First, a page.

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Passion Meets Profession

Alumna Monica Sherman Ghiglia

As an undergrad at the University of San Diego, Monica Sherman Ghiglia ’09 wavered between becoming a professional writer, working at the United Nations, and everything in between.

“Ultimately, I decided to pursue a law degree because I felt it would give me a strong foundation to pursue any of those options.”

For law school, Ghiglia chose California Western because of the school’s focus on practical learning opportunities.

“I really appreciated the school's focus on practical training,” says Ghiglia. “There were a number of programs and clinics that seemed to really prepare law students for real work as an attorney, and that was very attractive to me. They really helped prepare me for the ‘real world.’”

As a child, Ghiglia watched her mother go through the immigration process, and that experience sparked an interest in her to learn more about the field. Her interest flourished at Cal Western, as Ghiglia’s first internship was in immigration law.

“I was drawn to law because I wanted to find a career within which I could help others,” says Ghiglia. “With immigration, I just fell in love with the field. I loved that it offered me the opportunity to help people from all different backgrounds and cultures. I learned how difficult the immigration process could be and how important finding a trusted advocate was to those going through the process.”

Ghiglia cites ’81 grad and Adjunct Professor Lilia Velasquez’s Immigration Law class as pivotal in her law school education and invaluable. “I learned so much from her class that I still reference in my practice today,” she admits.

She also singles out Professor James Cooper, Director of Proyecto ACCESO, a rule of law skills training, legal reform, and public education program for Latin America. “I interned with Proyecto and learned a lot through that hands-on opportunity,” says Ghiglia.

An internship at Casa Cornelia Law Center in her third year was to prove a life-changing experience for Ghiglia. The experience and lessons learned have remained with her to this day, as she develops her career as an immigration attorney.

“Casa Cornelia’s clinical program allowed me to represent a detained asylum seeker before an immigration judge,” says Ghiglia. “I learned so much through that experience about how to represent clients with tenacity, compassion, and care. This experience led me to want to pursue immigration law as a lifelong career path.”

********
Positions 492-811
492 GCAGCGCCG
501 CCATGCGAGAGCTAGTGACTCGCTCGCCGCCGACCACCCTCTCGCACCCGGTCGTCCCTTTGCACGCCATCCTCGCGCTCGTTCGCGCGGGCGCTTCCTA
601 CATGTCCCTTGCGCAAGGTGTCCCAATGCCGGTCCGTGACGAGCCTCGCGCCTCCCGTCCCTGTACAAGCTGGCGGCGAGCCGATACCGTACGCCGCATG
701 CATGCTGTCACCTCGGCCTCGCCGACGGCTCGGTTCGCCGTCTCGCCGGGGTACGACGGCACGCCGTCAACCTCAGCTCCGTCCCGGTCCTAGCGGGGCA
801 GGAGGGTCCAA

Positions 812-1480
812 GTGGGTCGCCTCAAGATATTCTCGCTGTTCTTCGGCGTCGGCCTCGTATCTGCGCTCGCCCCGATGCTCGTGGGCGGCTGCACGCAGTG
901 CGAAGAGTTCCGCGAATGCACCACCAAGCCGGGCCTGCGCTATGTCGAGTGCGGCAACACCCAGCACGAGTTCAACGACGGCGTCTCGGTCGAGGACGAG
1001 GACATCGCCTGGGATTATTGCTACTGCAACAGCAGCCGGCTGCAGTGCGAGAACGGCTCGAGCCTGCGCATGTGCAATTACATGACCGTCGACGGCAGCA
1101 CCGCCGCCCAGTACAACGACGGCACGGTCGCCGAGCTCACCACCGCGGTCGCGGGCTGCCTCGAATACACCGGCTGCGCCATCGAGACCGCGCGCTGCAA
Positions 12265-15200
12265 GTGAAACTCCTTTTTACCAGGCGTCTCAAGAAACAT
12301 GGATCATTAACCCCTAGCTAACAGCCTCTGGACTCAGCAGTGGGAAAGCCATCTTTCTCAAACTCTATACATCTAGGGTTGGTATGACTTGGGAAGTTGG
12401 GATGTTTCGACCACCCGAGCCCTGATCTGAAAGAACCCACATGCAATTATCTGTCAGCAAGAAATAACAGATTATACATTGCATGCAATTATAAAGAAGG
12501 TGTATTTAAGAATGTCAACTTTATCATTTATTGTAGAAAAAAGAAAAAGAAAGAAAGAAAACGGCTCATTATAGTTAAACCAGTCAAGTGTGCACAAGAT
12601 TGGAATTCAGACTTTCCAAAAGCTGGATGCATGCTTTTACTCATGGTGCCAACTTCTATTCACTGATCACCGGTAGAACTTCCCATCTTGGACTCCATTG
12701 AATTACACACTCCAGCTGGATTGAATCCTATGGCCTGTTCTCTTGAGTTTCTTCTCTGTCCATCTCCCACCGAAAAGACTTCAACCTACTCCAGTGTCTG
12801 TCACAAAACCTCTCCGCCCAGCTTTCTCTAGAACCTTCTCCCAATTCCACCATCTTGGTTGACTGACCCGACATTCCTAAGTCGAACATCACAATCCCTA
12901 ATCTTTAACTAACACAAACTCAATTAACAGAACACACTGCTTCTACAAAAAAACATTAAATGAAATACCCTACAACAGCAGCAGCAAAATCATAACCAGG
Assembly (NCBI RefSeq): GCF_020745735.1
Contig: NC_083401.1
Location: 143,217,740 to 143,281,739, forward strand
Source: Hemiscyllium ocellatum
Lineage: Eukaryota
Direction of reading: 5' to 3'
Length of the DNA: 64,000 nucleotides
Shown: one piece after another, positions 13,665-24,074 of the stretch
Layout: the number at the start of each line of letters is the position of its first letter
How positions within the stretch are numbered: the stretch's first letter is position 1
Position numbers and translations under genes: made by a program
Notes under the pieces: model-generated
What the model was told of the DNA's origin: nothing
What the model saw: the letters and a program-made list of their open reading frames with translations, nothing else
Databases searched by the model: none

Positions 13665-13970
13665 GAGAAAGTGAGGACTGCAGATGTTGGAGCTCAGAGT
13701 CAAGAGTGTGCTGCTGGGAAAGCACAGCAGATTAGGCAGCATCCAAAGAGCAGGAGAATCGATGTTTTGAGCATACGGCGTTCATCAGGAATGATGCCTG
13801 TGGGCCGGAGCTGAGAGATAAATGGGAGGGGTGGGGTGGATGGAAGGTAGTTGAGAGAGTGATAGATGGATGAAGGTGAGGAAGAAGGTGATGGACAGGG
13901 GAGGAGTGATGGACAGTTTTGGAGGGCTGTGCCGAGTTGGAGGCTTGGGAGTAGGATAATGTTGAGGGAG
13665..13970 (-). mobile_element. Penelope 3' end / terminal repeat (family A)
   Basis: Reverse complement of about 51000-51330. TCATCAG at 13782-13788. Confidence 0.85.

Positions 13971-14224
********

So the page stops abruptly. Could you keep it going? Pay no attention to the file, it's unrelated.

Today, as an associate attorney at global immigration law firm Fragomen, Ghiglia has found her true calling as she represents a portfolio of multinational corporate clients in employment-based immigration matters. She assists clients with the management of nonimmigrant and immigrant visa programs and advises them on I-9/E-Verify compliance, updates on the latest immigration procedures and trends, and the development of sound immigration policies.

“Working at Fragomen has been the opportunity of a lifetime,” says Ghiglia. “I've been able to grow as an attorney in so many ways. My colleagues and mentors at Fragomen have taught me so much about what it means to be a zealous advocate for your clients.”

Ghiglia has never lost sight of the importance of pro bono work and continues as a volunteer attorney for Casa Cornelia. She prepares VAWA (Violence Against Women Act) petitions for immigrant victims of domestic violence, and U visa petitions for immigrant victims of crimes.

“The organization has always meant a lot to me since my early days as an intern there,” says Ghiglia. “The work is so needed and extremely rewarding. It is also a very well-run non-profit organization, which reaches so many people in need. I continue to learn a lot from the attorneys who guide us through our pro bono casework.”

Ghiglia advises today’s Cal Western students to get exposed to as many “hands-on” opportunities as possible and then to follow the areas they are passionate about. She also encourages students to take as many internships as they can and to start to develop professional connections now.

“Don't be afraid to work hard now,” she advises. “You are building the framework for your future.”